You might say the writing is on the wall or in this case, exterior fence. Free expression primes the New Orleans code enforcement. At least for now.
A federal court just found in favor of a homeowner-artist, who like just about everybody on this globe, has had a few things to say about the current President of the United States, Donald Trump, whether it be positive or negative or both. Few, however, take it out on their own fence.
by Ron Chapman
The passing of Leah Chase was not merely the end of a wonderful, giving life, but it marks the close of a epoch. The life and times of Leah Chase chart a history of America’s race relations and its connection to the universal love of food.
Mrs. Chase did not merely prepare meals for customers, she made a statement with every plate laid down on a table. In her quiet and gracious manner she soothed raw emotions with her gumbo and fried chicken. She opened her doors to all with love. Her restaurant became a meeting place where people from varied backgrounds could gather around the table and share a wonderful meal. More importantly, while eating, they also shared one another’s company which did much to grease the wheels of social progress.
It has been over two years since the self-centered former Mayor of New Orleans, Mitch Landrieu, removed four historic monuments without a vote of the people. In a bid to garner national attention and praise from liberal media outlets, Landrieu labeled the monuments “racist” and symbols of the “Cult of the Lost Cause.” His cynical campaign was an attempt to minimize the importance and significance of monuments that had stood in the city of New Orleans for over 100 years.
New Orleans Mayor LaToya Cantrell won, even though she may not have had anything to do with it.
Last weekend, dozens of local measures peppered ballots across the state for voter assessment. Perhaps the most prominent was a proposal to increase property taxes on New Orleanians designed to pass through to fund operations of the New Orleans Council on Aging.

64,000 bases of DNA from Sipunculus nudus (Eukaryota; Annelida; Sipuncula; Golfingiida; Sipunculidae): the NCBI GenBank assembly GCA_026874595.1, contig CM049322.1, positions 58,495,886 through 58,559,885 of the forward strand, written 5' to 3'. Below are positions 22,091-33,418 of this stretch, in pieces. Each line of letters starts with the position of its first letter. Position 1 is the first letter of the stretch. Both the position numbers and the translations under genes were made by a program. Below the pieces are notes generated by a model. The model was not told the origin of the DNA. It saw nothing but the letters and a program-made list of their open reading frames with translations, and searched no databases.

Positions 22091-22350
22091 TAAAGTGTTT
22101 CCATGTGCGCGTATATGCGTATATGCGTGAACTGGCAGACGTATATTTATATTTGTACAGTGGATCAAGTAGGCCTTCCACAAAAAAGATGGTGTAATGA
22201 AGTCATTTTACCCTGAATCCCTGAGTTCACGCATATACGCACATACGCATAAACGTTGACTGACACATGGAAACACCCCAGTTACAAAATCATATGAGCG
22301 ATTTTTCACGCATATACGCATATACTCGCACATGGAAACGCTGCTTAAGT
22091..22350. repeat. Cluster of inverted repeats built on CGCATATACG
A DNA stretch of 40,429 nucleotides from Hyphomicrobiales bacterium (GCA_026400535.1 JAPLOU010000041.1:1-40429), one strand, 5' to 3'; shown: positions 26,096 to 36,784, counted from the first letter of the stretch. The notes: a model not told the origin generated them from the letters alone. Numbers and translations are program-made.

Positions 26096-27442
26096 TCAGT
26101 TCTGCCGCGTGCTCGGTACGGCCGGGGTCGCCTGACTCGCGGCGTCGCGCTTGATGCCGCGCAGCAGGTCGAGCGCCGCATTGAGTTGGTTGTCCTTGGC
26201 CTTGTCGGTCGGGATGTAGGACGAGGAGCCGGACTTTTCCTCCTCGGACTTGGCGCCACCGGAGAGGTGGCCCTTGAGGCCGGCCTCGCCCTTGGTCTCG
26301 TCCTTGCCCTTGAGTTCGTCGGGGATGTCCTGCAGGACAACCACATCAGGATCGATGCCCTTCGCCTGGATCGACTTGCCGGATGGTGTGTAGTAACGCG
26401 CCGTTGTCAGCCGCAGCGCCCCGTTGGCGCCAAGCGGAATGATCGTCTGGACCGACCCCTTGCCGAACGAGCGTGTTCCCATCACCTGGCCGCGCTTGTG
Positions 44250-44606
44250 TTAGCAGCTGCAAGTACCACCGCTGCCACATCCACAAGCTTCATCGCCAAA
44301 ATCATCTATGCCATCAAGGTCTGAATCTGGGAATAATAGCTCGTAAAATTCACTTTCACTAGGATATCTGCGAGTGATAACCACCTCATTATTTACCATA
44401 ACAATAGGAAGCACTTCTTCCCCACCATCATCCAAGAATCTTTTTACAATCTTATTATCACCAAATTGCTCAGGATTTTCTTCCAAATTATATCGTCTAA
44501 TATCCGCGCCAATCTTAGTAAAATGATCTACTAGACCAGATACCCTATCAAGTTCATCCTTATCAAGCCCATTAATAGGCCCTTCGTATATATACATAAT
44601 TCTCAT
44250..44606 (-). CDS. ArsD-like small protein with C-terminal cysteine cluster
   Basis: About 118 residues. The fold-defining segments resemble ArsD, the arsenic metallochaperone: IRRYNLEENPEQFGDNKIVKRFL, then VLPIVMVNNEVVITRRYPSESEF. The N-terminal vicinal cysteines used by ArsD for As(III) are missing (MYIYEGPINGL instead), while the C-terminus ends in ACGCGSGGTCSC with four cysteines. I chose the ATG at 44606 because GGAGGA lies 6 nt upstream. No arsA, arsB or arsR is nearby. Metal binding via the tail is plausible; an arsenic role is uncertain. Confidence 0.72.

Do you make New Year’s resolutions? I always do. A New Year always brings with it promise and uncertainty, but this coming year brings with it a greater foreboding than we have experienced in the past. The Chinese have a saying: “May you live in interesting times.” But their definition means dangerous or turbulent. We in Louisiana and throughout America certainly live in “interesting” times today.
Should Vietnamese who came into the United States, fleeing communist control and devastation of Vietnam or other circumstances prior to the resumption of diplomatic relations in 1995 be subject to deportation?
The Trump administration says yes and claims that the focus is upon certain Vietnamese who have committed violent crimes, but appears to be interpreting current law to expand the population of Vietnamese who might be eligible for deportation.
For those recovering from Turkey stuffed with family invasions, Black Friday’s, Cyber Monday’s and who looking for some sanity, albeit brief until Christmas and Hanukkah start spreading good cheer and gifts, you’re in luck.
There is always time to get “Punched”
The President has made illegal immigrants who have moved in to what are called “sanctuary cities a major issue in recent months, even signing an executive order cutting off funds to municipalities that ignore federal law. The Crescent City is in the forefront of ignoring federal law and protecting those there illegally.
New Orleans, one of the top winter wonderlands, worldwide?
Sounds like a tourism snowjob if i ever heard one. But wait. In one great sense, It's true.
In the aftermath of Kenner Mayor Ben Zahn’s decision to ban city booster clubs using municipal playgrounds from spending tax dollars to purchase Nike products there has been a torrent of criticism. He was bashed online as a racist and bigot, while others said his actions were typical of so-called intolerance from Republicans.
In his response on Monday, Zahn said he did not want Kenner citizens to be used as pawns in Nike’s “political campaign.” This characterization is totally accurate for Nike’s decision to highlight unemployed quarterback Colin Kaepernick as the “face” of their new advertising campaign is clearly political.